Recently there have been an increasing number of accounts hacked and fraudulent purchases made on Apple accounts which at first they were stonewalling but now seem to be taking seriously.

    If you have an any Apple online account I strongly suggest you log in to see if any unauthorized purchases or changes have been made, to change your password and delete your credit card information (it can be re-entered later to make a purchase).

    If your account has been hacked, don't waste time with online support but contact Apple directly:

    USA  408.996.1010

    Here is a thread where users are discussing the details of their hacks for your reference:

    That is a link to the most recent page in the threads of this time you can backtrack previous threads to get a better idea of the methods being use and tell-tale signs that may appear in your account.

    As diarist says, set a STRONG password.

    What about my Daughter's future?

    by koNko on Fri Nov 11, 2011 at 02:04:19 AM PST

  •  Excellent technical explanation! (5+ / 0-)

    Thanks for posting this.

  •  Interesting that you post this on Veterans Day (3+ / 0-)
    Recommended by:
    DWG, milkbone, ferment

    because about three years ago, on Veterans Day, I discovered that a script kiddie had hacked into my Bank of America card account and put a Final Fantasy monthly charge on it.

    I called the emergency number on the back of the card to report it, and was appalled to find the lost/stolen card department closed for the holiday.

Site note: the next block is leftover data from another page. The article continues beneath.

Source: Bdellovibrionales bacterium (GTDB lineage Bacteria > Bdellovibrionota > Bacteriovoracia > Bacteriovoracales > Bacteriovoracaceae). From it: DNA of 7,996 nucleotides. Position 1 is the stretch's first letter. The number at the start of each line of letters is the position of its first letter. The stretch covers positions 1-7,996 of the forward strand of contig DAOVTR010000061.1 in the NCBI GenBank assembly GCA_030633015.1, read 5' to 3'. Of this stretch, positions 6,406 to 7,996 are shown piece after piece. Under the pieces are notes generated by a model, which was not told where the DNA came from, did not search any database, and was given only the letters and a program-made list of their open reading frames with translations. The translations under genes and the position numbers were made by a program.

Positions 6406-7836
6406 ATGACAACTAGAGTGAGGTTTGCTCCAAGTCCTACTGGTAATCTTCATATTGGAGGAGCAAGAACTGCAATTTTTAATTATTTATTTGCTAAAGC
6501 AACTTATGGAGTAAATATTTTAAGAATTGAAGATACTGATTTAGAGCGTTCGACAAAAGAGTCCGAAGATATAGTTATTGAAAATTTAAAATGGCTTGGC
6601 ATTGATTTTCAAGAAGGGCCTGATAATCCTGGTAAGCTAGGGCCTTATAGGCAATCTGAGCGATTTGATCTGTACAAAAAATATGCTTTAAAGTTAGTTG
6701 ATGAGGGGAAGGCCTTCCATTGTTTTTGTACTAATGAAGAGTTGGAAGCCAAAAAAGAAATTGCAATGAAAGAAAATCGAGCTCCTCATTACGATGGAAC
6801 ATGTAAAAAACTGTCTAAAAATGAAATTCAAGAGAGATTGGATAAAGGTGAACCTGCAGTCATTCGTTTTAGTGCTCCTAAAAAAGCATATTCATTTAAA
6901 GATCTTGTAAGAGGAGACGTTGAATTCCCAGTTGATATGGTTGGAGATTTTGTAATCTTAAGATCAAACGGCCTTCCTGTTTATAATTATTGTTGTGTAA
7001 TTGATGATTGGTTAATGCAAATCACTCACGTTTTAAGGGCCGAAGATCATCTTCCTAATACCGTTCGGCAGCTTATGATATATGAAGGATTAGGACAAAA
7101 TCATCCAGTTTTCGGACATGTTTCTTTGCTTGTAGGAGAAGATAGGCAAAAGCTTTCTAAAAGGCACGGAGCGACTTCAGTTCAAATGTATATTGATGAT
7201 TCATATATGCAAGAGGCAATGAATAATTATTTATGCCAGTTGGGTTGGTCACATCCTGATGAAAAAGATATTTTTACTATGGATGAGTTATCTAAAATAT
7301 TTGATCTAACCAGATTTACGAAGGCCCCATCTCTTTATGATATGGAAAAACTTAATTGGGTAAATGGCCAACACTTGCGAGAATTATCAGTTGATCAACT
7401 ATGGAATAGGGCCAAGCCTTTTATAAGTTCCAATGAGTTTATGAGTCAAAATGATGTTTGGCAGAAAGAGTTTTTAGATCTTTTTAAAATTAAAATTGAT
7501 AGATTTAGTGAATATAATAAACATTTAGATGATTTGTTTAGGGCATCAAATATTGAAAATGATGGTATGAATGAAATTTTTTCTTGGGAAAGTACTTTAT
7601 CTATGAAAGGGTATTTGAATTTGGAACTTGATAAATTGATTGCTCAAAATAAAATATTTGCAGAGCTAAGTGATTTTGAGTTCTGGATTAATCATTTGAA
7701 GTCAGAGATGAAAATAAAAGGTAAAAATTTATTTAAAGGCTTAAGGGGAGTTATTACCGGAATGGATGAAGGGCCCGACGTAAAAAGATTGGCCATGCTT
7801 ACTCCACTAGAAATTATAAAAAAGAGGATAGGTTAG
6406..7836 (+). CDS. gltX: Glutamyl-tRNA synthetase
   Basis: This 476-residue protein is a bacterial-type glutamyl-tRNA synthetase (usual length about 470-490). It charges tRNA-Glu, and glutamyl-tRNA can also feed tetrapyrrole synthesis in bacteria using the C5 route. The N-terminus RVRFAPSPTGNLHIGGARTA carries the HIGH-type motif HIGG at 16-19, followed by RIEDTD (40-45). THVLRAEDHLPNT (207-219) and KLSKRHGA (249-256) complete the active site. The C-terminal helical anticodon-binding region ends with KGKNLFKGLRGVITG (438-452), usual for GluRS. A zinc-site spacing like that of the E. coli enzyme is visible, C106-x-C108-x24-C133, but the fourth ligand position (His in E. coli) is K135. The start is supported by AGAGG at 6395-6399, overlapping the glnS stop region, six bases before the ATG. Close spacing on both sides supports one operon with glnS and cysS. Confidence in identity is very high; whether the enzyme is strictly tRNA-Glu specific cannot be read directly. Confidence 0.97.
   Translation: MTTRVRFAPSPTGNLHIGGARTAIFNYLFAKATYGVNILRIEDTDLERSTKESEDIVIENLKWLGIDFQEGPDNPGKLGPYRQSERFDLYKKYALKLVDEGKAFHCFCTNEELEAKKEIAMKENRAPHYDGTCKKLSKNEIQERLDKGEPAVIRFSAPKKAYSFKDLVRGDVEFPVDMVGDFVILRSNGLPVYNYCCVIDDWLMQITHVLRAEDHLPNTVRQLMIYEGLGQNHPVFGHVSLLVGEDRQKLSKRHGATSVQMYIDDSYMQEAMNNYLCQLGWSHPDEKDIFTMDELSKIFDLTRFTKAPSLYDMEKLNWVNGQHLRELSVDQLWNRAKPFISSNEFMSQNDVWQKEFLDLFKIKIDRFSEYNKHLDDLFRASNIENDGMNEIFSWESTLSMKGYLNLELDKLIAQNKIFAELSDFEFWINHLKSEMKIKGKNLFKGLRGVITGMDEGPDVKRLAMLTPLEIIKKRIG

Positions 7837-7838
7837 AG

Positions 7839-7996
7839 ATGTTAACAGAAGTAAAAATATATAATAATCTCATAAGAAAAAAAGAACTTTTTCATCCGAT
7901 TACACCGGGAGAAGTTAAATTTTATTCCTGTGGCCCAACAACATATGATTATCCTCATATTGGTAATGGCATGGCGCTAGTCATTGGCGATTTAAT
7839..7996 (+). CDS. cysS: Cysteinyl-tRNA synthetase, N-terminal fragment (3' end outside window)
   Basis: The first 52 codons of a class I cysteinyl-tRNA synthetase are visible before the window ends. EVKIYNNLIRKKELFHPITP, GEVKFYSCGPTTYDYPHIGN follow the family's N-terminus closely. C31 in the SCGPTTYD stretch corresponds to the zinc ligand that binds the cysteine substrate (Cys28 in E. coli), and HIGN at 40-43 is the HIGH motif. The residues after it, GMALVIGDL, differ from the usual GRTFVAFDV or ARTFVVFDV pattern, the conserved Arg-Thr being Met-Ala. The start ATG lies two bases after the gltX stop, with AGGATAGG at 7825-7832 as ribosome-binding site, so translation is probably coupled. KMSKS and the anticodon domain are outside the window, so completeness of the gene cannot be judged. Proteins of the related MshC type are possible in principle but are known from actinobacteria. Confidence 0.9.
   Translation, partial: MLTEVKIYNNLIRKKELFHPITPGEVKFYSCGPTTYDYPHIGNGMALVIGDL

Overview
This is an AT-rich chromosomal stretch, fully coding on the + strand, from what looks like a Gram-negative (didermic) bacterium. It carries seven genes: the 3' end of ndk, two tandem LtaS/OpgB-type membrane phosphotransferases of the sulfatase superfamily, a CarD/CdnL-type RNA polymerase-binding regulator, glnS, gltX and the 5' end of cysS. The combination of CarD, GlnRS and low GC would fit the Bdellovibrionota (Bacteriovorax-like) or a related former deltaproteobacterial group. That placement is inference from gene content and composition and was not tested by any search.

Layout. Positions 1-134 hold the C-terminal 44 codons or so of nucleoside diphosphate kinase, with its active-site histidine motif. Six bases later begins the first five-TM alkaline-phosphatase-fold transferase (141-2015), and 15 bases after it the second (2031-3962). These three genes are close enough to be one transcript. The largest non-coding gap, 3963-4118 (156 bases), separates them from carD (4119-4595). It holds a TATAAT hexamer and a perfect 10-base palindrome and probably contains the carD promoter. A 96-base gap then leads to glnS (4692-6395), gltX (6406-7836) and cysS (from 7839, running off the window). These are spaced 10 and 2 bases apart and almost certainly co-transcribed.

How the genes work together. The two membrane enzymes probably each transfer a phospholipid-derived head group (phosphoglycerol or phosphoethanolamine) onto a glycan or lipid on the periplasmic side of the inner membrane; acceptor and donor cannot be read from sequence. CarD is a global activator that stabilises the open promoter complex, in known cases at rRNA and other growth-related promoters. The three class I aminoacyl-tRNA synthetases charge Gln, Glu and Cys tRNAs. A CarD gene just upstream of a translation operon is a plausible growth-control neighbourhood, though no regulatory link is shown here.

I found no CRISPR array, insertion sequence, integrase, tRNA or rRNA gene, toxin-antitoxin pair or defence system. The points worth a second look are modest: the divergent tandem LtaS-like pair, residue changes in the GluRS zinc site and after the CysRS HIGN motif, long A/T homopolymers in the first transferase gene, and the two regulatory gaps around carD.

It's a good thing the kiddie didn't think to take advantage of Veterans Day sales.

    (And it took three weeks for BofA to replace the card.)

    The thing about quotes on the internet is you cannot confirm their validity. ~Abraham Lincoln

    by raboof on Fri Nov 11, 2011 at 03:29:20 AM PST

  •  Tip from a professional inside >> (1+ / 0-)
    Recommended by:

    When you create your password, it can be something easy to remember but nearly impossible to break.


    Above is an example.

    Check your password against the one above:

  •  If you start using strong passwords.. (1+ / 0-)
    Recommended by:

    and especially a different one for different accounts, then a password vault is a useful thing to have.  All you need to remember is the vault password.

    I use this one:

  •  Actually Brute Forcing something doesn't take long (2+ / 0-)
    Recommended by:
    FG, ferment

    Google up CUDA multi forcer.  While desktop CPU's are limited to the quad and hex core CPUs made by intel in windows and mac platforms, or the octa and 12 core AMD cpus on Windows, video cards contain hundreds of cores.  My main system has 3x gpus each with over 400 cores.  

    These cores can be used for brute force attacks and when it's done via GPU brute forcing is so stupidly fast and easy it makes a mockery of even 48 character full ascii passwords, it's rather hilarious.

    Yeah if you're living in the 90s or using a laptop with an anemic GPU that's not an option, but if you have serious hardware GPU cracking is where it's at and password strength means nothing once that gets involved.

    "Foolproof systems don't take into account the ingenuity of fools."

    by overclocking on Fri Nov 11, 2011 at 05:41:34 AM PST

    •  It depends. (0+ / 0-)

      If you use something like SHA-256 it's currently a good idea to iterate the hash a lot (100,000 times?) when computing the digest for passwords. But, yeah, none of this lasts forever. I've seen the lengths people have gone to for Bitcoin mining.

      From what I hear the new hotness for password safety is bcrypt, but I haven't used it yet.